Geraldine L. Richmond, who holds an endowed chair in chemistry at the University of Oregon. She argues “many top-notch science departments have ‘toxic atmospheres’ that suffocate women’s enthusiasm for their work and steer them away from research careers. But women are also rejecting elite research universities for other reasons, like the fear that they will not have enough time for their families” (Wilson, 2004).
Kulis and Miller-Loessi (1992) offered a different rationale: higher prestige institutions seek to attract high-powered researchers. In the past, those would more likely be men. The authors noted women have been located outside informal prestige networks, making it harder for women to be recognized and recruited.
Steinpreis et al. (1999) simulated a hiring situation by sending 238 male and female academic psychologists one of four randomly selected versions of curriculum vitae (CV) along with a questionnaire about the qualifications of the candidate. The CV was drawn from a real-life, female scientist. Some versions of the CV contained a traditional male name; other versions, a traditional female name. The authors found “both male and female academicians were significantly more likely to hire a potential male colleague than an equally qualified potential female colleague. Furthermore, both male and female participants were more likely to positively evaluate the research, teaching, and service contributions of a male job applicant than a female job applicant with an identical record” (p. 522).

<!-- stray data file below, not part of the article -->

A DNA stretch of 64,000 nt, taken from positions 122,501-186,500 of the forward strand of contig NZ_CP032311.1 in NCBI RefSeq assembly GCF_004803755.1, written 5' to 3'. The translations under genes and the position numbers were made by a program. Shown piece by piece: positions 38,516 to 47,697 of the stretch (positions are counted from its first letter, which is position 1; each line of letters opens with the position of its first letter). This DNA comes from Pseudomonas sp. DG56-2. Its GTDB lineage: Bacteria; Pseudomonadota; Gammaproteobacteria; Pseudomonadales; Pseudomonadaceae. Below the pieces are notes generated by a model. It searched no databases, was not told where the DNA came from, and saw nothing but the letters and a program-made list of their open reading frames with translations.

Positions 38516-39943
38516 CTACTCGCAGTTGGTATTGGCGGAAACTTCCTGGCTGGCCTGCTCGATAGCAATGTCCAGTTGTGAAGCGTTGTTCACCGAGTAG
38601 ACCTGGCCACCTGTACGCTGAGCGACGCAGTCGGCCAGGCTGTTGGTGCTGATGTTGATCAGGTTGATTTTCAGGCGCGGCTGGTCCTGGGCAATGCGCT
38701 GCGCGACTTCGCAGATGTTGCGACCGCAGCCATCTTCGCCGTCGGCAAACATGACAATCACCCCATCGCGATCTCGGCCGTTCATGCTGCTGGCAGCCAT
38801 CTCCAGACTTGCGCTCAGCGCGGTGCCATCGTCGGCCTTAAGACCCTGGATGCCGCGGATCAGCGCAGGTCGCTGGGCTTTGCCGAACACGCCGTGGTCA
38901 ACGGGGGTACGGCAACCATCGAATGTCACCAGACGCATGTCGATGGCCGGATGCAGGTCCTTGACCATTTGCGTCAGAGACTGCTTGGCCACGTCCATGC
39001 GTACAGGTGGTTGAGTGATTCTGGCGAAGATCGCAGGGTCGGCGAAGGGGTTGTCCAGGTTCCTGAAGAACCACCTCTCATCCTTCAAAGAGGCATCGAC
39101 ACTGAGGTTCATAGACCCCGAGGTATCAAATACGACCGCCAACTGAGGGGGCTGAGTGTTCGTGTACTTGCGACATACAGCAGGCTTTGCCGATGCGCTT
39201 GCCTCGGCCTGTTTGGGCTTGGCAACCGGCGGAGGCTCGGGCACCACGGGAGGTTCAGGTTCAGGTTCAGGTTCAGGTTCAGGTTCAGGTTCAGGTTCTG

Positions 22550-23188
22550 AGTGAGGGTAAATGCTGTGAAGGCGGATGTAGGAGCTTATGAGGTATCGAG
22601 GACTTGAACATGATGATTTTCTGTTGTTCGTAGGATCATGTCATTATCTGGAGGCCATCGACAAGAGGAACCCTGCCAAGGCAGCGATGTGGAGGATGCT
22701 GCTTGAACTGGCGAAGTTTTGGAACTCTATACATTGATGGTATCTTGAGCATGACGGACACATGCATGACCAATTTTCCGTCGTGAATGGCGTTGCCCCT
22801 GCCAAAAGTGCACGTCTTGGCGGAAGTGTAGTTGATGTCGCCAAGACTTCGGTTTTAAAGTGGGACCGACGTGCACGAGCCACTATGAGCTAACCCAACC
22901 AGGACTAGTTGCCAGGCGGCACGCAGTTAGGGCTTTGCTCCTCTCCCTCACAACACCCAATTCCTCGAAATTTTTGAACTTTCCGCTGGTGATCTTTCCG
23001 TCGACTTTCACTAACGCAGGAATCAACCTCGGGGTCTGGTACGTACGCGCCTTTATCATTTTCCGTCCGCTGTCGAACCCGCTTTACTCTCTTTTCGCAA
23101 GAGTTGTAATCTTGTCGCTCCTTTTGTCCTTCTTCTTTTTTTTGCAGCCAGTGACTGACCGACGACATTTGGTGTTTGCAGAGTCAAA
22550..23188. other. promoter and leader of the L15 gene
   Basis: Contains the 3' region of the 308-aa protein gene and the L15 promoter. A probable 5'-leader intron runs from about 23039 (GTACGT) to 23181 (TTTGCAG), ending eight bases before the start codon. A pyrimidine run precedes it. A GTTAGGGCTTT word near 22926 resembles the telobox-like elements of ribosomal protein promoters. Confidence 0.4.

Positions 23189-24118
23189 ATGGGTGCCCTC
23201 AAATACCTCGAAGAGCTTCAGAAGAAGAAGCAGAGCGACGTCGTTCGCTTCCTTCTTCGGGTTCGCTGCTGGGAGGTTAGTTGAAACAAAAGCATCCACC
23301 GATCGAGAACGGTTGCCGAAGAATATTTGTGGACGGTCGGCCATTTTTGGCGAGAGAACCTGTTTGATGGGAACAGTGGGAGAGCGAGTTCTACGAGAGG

Several other studies reach the similar conclusion that female candidates may be at a disadvantage in both academic and nonacademic labor markets:
Cole et al. (2004) randomly sent business school students’ resumes to 40 employers, who were asked to rate the resumes on a number of criteria. They found male reviewers rated male applicants as having slightly more work experiences than female applicants (not statistically significant), while female reviewers rated male applicants as possessing significantly more work experience.
Studies suggest women’s professional work is discounted more so than for men. For example, a study of the outcomes of the peer-review system of the Swedish Medical Research Council for postdoctoral fellowships found the success rate for female applicants was less than half that of male applicants (Wenneras and Wold, 1997).
The situation applies not just to female versus male names as triggers, but also to female versus male appearance. In the music world, very few women were playing with top orchestras in the 1970s. Then orchestras changed how the audition occurred: the musician was hidden behind a screen and the stage was carpeted. The number of women successfully auditioning rose significantly (Koretz, 1997; Goldin and Rouse, 2000). Women seem to get rated harder than men do, both by men and women. However, one study did not find a disparity. In a review of editors, reviewers, and authors regarding manuscripts submitted to JAMA in 1991, the